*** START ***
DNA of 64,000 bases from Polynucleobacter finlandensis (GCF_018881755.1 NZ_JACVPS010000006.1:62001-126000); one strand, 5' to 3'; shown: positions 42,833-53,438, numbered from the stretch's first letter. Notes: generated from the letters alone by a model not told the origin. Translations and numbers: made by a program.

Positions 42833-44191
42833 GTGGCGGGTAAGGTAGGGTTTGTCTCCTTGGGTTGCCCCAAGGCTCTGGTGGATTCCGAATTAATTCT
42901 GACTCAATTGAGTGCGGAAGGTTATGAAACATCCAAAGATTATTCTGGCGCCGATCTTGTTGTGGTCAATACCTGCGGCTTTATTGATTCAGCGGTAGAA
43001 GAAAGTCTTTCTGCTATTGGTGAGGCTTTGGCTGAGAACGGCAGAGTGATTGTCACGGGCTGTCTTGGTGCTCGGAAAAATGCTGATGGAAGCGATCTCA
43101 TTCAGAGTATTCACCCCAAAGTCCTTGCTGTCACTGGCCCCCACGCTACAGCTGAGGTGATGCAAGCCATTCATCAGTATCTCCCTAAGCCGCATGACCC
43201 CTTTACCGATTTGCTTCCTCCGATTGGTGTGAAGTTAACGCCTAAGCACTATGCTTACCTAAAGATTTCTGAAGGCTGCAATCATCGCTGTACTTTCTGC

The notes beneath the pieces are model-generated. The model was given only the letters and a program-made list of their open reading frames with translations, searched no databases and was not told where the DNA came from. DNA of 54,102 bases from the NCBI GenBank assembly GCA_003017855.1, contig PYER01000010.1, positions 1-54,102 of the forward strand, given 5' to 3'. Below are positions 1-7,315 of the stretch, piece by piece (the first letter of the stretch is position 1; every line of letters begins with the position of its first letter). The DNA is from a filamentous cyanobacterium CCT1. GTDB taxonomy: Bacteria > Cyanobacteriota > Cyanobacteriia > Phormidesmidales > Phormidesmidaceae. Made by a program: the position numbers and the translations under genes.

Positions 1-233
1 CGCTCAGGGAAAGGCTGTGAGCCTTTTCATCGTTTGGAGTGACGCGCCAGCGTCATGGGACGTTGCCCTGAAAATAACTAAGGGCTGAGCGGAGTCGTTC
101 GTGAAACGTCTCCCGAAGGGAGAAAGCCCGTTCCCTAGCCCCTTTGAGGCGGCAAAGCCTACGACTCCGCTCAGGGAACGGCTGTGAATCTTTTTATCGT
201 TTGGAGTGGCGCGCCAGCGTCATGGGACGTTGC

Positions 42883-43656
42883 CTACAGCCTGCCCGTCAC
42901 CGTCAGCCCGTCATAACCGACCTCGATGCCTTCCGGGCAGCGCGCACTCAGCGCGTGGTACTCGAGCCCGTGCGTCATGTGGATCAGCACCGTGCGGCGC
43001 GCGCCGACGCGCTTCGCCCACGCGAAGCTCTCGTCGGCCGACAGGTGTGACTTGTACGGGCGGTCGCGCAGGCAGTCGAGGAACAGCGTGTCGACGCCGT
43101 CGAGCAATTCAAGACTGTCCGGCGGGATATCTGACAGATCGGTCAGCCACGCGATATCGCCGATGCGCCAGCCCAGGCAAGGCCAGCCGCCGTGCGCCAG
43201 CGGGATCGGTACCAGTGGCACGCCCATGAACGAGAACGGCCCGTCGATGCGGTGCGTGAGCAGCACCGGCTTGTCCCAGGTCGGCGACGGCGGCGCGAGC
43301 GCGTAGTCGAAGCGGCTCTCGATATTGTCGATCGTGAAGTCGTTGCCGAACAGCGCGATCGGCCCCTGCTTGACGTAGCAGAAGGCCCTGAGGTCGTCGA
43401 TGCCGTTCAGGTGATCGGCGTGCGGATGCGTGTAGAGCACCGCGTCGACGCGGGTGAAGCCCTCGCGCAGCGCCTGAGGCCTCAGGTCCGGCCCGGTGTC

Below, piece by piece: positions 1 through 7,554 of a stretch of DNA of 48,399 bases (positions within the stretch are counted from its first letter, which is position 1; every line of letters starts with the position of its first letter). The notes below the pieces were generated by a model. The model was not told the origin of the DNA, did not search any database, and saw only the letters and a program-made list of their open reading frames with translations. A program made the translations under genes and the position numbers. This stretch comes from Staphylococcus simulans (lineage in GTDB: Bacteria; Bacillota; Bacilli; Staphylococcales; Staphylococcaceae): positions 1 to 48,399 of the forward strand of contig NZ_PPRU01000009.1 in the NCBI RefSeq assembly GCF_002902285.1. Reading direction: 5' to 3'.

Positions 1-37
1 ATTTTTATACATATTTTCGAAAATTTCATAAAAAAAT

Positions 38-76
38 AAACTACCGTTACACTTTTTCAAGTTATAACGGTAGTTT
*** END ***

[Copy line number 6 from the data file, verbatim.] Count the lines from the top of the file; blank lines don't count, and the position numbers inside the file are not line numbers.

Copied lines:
43101 TTCAGAGTATTCACCCCAAAGTCCTTGCTGTCACTGGCCCCCACGCTACAGCTGAGGTGATGCAAGCCATTCATCAGTATCTCCCTAAGCCGCATGACCC